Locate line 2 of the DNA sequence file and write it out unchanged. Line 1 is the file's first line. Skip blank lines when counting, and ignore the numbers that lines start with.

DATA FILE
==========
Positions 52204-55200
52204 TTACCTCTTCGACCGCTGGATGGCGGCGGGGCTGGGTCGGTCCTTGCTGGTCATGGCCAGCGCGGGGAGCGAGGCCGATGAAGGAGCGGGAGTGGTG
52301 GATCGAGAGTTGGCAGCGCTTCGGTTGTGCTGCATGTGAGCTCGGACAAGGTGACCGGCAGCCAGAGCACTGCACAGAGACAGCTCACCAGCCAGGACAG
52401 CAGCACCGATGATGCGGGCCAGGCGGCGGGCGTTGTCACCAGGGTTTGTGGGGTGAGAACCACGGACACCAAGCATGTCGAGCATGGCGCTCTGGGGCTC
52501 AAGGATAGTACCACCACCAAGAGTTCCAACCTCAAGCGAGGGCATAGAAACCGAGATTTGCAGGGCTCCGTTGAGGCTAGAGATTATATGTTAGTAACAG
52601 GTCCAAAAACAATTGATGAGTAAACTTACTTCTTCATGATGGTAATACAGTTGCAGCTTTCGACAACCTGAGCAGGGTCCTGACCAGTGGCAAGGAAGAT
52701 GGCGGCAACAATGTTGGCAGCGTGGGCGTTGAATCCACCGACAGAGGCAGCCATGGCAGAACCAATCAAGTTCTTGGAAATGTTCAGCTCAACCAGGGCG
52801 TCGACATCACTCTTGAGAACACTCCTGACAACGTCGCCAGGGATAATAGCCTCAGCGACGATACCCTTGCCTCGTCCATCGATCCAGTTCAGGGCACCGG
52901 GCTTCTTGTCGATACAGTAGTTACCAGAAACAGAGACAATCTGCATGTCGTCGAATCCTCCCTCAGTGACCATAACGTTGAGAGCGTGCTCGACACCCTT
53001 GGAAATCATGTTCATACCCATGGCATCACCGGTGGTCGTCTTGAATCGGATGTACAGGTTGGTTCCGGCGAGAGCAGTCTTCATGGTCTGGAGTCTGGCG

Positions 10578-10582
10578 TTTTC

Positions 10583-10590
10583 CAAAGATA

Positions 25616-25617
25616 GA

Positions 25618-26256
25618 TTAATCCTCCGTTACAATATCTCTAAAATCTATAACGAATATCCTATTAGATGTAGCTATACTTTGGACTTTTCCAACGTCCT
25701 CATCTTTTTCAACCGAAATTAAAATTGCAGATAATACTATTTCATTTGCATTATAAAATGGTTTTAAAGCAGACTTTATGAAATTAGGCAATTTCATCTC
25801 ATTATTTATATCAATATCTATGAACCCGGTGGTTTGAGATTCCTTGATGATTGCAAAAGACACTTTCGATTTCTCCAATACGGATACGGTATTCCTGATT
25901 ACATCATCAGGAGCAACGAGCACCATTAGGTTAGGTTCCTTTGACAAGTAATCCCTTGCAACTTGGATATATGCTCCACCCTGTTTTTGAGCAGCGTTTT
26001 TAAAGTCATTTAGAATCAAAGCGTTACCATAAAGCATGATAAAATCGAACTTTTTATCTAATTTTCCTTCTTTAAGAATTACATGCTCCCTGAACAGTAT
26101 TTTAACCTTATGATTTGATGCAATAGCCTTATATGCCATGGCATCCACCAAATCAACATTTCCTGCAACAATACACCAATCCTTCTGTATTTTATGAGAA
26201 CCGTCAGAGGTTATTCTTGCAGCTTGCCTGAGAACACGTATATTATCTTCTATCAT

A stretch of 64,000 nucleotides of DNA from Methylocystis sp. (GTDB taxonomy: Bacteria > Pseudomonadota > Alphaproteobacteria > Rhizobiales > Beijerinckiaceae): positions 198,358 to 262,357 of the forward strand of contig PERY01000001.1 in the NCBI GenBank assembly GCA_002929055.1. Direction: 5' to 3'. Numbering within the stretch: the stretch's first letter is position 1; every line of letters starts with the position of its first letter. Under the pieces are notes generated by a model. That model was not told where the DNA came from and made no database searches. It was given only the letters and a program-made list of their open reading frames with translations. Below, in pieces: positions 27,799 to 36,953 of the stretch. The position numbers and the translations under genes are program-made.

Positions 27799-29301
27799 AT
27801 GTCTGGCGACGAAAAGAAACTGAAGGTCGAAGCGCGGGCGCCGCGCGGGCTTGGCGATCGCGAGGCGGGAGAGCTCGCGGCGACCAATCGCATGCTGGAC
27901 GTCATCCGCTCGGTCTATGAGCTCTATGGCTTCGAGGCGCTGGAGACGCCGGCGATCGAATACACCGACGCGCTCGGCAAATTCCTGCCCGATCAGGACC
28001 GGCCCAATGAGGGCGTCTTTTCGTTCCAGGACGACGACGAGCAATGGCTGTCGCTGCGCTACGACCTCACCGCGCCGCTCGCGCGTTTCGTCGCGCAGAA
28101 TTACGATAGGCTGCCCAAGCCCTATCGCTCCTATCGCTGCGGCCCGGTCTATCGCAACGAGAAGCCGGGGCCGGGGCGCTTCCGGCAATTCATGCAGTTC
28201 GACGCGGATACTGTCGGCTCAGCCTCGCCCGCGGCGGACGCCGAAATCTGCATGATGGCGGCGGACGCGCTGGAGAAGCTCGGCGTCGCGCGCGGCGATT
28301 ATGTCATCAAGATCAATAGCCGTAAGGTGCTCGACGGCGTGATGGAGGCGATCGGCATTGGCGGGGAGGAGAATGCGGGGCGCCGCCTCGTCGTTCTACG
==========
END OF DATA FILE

52204 TTACCTCTTCGACCGCTGGATGGCGGCGGGGCTGGGTCGGTCCTTGCTGGTCATGGCCAGCGCGGGGAGCGAGGCCGATGAAGGAGCGGGAGTGGTG